The billions don’t mean much either way unless you know whether your family stands to benefit or not.

Here’s our quick summary of this year’s Federal Budget and how it will affect working mums and their families.

Let us know what you think and whether your family will be better off – or if we’ve missed anything important to you 🙂

Changes to Family Tax Payments

You probably already know if you receive Family Tax Benefit Part A.

If not, and your household income is below about $150,000, you can find out more here to see if you are eligible.

The Government has announced extra payments of up to $600 per family – but that amount doesn’t go to everyone.

This year’s Budget will increase the maximum rate of Family Tax Benefit A which could mean an extra $300 for families with one child, and $600 for families with two or more children. Families receiving the base rate will get $100 if they have one child, and $200 if they have two or more.

When it comes, more than a million families will receive an increase of at least $300. 

Fine print: The benefits don’t start until July 2013 so don’t spend the money yet. There will also be new eligibility criteria so that families will no longer receive the payment if their child is over 18 and not in full-time study.

Tax Changes

From 1 July 2012, the tax‑free threshold will increase from $6,000 to $18,200, which means anyone who earns less than that won’t need to lodge a tax return.  Even better it means a tax cut for anyone on an income of less than about $80,000, which means most part time workers.  Like lots of mums.  Big tick for this one 🙂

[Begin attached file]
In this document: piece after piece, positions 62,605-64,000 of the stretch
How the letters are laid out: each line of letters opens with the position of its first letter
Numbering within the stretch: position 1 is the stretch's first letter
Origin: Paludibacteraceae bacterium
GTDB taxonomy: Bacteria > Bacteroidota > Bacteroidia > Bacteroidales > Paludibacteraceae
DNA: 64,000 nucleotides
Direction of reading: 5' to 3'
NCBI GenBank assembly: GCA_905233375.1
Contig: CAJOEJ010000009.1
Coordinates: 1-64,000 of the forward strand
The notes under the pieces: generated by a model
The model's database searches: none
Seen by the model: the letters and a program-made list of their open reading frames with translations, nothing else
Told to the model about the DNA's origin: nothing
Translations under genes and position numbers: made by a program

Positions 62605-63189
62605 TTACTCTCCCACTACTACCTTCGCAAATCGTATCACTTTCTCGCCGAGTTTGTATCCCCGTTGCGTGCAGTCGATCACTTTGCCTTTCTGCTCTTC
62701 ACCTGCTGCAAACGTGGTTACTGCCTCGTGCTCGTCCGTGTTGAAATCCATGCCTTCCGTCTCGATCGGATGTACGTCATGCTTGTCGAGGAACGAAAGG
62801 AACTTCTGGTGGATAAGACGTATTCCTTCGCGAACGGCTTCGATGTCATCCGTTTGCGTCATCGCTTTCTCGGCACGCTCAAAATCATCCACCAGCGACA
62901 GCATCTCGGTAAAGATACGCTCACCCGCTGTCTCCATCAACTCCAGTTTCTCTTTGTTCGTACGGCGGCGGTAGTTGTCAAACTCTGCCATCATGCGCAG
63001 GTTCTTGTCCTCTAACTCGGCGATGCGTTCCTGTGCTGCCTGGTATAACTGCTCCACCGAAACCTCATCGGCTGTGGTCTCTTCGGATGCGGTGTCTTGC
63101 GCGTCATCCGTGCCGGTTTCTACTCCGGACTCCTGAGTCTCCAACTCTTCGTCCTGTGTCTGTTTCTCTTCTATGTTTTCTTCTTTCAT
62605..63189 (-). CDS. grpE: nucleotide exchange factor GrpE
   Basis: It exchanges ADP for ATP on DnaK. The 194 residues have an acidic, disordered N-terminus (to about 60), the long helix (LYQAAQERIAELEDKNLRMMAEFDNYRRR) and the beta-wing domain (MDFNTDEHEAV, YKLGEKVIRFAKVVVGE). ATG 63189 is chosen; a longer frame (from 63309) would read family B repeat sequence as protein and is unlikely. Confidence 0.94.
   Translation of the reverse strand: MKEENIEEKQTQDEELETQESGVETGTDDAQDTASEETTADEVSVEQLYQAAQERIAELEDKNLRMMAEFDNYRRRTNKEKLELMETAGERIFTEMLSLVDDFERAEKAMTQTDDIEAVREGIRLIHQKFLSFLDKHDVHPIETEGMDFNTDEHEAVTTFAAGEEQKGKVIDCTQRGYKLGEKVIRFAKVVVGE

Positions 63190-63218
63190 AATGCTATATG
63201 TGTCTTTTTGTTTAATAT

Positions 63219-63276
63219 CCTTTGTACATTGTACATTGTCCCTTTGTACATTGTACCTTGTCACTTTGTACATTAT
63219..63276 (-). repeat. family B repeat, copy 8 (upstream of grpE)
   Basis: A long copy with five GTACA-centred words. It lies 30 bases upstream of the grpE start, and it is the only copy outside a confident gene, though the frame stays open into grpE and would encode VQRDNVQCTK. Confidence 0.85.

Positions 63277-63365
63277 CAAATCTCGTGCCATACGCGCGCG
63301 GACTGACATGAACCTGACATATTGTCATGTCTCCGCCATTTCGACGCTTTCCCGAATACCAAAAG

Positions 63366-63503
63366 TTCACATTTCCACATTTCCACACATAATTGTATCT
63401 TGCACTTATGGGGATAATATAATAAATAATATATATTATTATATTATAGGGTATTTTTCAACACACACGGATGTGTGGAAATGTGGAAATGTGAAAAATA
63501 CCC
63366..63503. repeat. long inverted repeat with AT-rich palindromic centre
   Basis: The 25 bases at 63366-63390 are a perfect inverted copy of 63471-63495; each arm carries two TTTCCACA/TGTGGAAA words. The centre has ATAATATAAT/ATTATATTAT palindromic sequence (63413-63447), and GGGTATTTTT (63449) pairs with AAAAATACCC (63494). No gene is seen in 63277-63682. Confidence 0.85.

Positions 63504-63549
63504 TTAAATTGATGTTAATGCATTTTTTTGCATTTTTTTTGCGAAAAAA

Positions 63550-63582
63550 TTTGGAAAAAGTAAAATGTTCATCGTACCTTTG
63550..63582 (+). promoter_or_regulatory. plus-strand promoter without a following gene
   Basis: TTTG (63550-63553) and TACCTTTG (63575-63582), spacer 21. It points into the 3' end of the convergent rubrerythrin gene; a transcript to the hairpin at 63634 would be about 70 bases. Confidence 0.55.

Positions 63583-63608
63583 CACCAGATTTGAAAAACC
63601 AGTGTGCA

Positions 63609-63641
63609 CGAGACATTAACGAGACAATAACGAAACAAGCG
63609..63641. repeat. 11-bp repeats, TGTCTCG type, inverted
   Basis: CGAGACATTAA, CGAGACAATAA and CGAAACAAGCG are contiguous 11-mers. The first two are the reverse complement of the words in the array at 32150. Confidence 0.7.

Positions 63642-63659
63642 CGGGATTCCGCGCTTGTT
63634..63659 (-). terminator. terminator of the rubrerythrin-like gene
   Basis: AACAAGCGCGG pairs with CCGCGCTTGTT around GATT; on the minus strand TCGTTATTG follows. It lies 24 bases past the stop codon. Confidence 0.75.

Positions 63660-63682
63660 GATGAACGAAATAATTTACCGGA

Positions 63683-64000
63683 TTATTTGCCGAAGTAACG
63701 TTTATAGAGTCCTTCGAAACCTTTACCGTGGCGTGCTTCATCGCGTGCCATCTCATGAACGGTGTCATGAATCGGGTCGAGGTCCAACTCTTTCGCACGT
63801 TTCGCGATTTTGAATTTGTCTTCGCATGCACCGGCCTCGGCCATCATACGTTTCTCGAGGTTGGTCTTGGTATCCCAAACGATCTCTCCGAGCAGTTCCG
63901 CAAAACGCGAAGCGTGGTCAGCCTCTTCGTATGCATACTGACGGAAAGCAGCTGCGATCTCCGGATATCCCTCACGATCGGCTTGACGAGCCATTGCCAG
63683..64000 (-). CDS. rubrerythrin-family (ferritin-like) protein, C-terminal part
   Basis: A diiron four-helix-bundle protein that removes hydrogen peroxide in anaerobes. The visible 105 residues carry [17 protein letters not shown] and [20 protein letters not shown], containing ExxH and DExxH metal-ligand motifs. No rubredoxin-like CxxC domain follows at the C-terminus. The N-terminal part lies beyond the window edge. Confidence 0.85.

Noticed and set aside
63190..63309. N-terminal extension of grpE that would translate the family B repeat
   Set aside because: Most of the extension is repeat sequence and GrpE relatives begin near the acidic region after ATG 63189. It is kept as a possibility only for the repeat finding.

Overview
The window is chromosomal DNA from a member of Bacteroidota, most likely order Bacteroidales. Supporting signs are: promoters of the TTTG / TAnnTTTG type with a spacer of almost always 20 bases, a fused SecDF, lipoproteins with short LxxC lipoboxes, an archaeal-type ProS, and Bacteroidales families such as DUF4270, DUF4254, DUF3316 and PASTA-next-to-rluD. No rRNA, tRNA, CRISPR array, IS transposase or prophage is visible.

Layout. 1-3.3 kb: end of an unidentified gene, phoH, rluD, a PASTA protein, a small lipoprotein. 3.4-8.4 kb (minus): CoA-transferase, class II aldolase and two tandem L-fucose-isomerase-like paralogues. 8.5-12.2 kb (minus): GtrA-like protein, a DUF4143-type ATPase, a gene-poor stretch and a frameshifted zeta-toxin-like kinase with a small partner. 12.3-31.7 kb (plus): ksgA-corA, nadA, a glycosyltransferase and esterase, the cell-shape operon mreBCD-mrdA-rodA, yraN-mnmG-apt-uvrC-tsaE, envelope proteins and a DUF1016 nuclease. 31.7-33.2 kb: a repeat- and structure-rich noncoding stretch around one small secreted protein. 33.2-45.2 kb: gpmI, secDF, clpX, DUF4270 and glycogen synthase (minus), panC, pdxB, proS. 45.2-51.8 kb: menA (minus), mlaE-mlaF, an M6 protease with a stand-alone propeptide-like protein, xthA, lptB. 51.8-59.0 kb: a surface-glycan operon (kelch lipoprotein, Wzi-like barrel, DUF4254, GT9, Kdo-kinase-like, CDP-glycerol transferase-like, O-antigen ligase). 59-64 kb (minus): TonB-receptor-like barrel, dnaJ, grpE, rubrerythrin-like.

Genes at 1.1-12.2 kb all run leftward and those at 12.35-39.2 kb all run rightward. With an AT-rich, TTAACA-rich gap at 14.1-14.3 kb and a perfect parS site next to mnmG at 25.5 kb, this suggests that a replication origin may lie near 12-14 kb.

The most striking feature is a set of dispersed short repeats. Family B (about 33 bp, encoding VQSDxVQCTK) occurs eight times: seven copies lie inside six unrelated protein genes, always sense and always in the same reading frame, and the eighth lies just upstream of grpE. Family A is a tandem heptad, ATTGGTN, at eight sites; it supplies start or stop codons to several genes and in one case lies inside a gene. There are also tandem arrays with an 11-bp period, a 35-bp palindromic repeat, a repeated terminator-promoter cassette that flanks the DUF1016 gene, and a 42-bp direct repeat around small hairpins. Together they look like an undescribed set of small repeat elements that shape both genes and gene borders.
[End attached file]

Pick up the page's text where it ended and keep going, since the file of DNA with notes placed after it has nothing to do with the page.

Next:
The Schoolkids Bonus

We’ve written previously about the Education Tax Refund and tried to encourage everyone to claim it.  Despite our efforts, the Government says that more than 1 million families still aren’t receiving their full entitlement because we’re not very good at keeping receipts or knowing whether we’re eligible.

The new SchoolKids Bonus will go to everyone who was eligible for the old benefit but it will be delivered automatically without a need to keep receipts or make a specific claim.

So what do you get?

  • $410 for each child in primary school
  • $820 for each child in high school

This is about the same are you could get under the Education Tax Refund so if you were one of the super diligent and receipt keeping parents, you’ll be no worse off.

Important note – Joe Hockey has indicated that the Opposition may not support these changes so they’re not yet guaranteed.  Parliament has to vote on the Budget for them to come into effect.  You can let him know how you feel if you’re concerned on Twitter @JoeHockey.

Mums of children with a disability

For mums with a child with a disability there is great news with the first steps towards a National Disability Insurance Scheme.

According to the Every Australian Counts campaign which has been calling for the NDIS to be funded, the scheme will:

Revolutionise the way people with a disability, their families and carers are supported in Australia.  It will replace all the current state and territory disability systems, because they don’t work.